How our retirement savings helped fund the invasion of Ukraine


How our pensions fund the invasion of Ukraine: Savings invested in Russian companies helped Putin amass £480bn in foreign exchange reserves

Pension savings invested in Russian energy companies and state-owned banks helped Vladimir Putin amass £480 billion in foreign exchange reserves to fund the invasion of Ukraine.

Staff from British Airways, the Church of England and many councils and ministries were among those who saw part of their pension contributions paid into these schemes even after Russian troops annexed Crimea in March 2014, a joint Daily Mail and Bureau of Investigative Journalism investigation found.

Despite strong initial returns, stock prices fell as Russian tanks prepared to enter Ukraine earlier this year.

Dirty money? British pensions may have helped Russian leader Vladimir Putin pay for equipment like these tanks

Global sanctions and closed markets have now prevented many investors from selling.

Pensions campaigners have warned the investments mean UK workers have unknowingly ‘enabled Putin’s war’ and jeopardized ‘the very future’. [they were] save for’.

Kira Rudik, leader of the Voice of Ukraine party, said: “It was clear that Putin was a tyrant eight years ago and the fact that everyone in the modern day is still doing business with him and making money there, results in what we see now.’

Companies and public sector employers usually use a specialist company to invest their staff’s pension funds in a portfolio of stocks, bonds or other assets.

These include BlackRock, which manages the pensions of more than 10 million British employees, and is also among the main shareholders of the largest Russian companies.

Since 2014, it has returned £1 billion in dividends to its clients through its stakes in ten of the country’s largest companies that form the backbone of Russia’s economy, according to our analysis.

Over the same period, the Russian government received £35 billion in dividends from its stakes in six such companies – Gazprom, Rosneft, Sberbank, VTB, Transneft and Alrosa – which are partly state-owned.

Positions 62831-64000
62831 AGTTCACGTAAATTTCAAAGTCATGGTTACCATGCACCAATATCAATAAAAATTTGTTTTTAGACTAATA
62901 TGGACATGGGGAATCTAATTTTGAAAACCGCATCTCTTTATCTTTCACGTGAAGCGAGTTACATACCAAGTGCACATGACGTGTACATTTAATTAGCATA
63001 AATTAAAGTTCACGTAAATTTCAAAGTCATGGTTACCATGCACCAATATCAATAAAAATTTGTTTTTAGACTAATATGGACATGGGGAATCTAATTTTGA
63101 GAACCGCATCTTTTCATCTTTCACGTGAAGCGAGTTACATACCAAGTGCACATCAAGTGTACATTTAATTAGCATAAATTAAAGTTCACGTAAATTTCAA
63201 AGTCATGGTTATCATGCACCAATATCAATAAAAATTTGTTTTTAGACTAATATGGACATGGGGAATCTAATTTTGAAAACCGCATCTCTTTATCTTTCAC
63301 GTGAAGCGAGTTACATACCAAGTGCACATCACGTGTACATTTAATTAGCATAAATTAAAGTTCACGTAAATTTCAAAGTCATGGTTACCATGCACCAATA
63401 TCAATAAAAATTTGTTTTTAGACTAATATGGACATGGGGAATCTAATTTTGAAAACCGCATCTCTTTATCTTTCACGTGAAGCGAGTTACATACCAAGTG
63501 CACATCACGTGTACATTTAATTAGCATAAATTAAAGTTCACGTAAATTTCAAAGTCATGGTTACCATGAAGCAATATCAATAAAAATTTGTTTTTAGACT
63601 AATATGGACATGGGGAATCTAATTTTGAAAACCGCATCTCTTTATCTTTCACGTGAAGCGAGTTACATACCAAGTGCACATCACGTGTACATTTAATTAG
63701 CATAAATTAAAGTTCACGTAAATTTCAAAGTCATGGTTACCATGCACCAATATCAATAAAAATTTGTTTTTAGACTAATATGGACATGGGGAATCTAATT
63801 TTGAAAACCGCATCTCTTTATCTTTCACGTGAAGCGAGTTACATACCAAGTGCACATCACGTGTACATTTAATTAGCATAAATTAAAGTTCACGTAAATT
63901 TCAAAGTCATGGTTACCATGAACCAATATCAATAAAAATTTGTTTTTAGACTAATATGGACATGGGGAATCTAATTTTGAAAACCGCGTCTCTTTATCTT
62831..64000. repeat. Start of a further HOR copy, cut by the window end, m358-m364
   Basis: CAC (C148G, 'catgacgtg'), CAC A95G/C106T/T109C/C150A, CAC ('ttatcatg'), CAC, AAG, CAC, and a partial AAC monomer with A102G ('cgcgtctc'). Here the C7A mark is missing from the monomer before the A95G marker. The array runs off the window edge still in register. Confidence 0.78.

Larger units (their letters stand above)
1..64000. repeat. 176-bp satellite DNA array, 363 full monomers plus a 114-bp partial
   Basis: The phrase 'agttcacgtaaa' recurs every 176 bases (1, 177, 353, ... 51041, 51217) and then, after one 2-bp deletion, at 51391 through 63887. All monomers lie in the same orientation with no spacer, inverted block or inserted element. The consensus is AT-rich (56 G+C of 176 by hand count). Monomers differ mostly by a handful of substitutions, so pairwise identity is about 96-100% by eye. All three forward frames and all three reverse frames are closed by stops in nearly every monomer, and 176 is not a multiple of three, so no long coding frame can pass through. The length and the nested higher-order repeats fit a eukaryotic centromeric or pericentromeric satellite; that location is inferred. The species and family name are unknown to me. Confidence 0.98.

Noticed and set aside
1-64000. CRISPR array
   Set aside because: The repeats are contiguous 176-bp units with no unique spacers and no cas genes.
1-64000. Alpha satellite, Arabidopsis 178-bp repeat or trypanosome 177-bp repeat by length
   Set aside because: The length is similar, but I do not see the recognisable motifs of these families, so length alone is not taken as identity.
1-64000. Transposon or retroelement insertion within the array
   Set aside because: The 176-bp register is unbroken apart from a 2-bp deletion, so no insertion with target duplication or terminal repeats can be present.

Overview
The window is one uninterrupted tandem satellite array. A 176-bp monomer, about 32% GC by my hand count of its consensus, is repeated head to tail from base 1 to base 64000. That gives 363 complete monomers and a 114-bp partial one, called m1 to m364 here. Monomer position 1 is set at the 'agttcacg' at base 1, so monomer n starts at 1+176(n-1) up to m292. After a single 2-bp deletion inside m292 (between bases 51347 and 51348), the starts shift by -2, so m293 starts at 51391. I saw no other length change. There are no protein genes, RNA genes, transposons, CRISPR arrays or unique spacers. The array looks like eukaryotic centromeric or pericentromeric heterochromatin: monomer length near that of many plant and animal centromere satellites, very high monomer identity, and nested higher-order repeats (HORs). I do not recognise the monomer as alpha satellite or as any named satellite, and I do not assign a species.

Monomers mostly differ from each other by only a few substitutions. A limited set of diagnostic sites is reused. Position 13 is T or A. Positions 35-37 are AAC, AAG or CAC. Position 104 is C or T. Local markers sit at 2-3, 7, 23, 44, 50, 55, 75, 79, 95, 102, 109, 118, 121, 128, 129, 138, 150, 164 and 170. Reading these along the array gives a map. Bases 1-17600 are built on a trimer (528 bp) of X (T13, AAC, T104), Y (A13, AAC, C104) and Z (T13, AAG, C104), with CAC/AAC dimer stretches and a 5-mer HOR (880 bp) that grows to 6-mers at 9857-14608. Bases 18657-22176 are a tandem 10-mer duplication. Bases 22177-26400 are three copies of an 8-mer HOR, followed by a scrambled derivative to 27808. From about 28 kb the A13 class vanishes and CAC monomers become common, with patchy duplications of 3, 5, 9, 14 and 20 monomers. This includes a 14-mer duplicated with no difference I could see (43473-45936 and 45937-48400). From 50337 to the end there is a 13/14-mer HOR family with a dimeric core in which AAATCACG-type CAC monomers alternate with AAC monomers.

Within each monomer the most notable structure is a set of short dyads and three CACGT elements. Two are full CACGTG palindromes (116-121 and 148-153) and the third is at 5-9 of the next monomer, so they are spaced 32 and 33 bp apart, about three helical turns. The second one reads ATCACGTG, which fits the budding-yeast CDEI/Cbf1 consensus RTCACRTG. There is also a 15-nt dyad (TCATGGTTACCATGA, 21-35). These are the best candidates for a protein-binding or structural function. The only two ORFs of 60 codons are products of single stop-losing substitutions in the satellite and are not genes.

Putin (pictured) benefited from heavy tax returns on the four non-state companies - Lukoil, Tatneft, Novatek and Nornickel

Putin (pictured) benefited from heavy tax returns on the four non-state companies – Lukoil, Tatneft, Novatek and Nornickel

Putin also benefited from heavy tax returns on the four non-state companies – Lukoil, Tatneft, Novatek and Nornickel – which had also received investment from British pension funds. Many of these companies have now been sanctioned by Western countries.

There is no suggestion that BlackRock acted illegally or breached sanctions and initially said it was selling Russian investments after Ukraine’s annexation, with chief executive Larry Fink saying: “I wouldn’t invest in Russia for now, not until she wants to be part of the world community.

The firm said clients held more than £13.87 billion in Russian assets at the end of January this year.

But since invading Ukraine, it has reduced the value of its Russian assets to zero – although these could rise again when markets reopen and sanctions are lifted.

BlackRock said: “Prior to the Russian invasion of Ukraine, exposure to Russia in our clients’ portfolios was less than 0.2% of BlackRock’s assets under management.”

BA Pensions said one of its schemes, the New Airways Pension Scheme (NAPS), had “minor exposure” to Russian investments with a total allocation of less than 0.02% of assets at the end of February 2022, which were marked as zero following government sanctions.

He said that due to the low exposure, his members would not be affected by falling Russian investment returns.

The Church of England said it sold all of its Russian assets on February 24, when the invasion of Ukraine began. It is not clear whether the CofE investments were made through BlackRock.

  • Additional reporting: Matthew Chapman and Simon Lock



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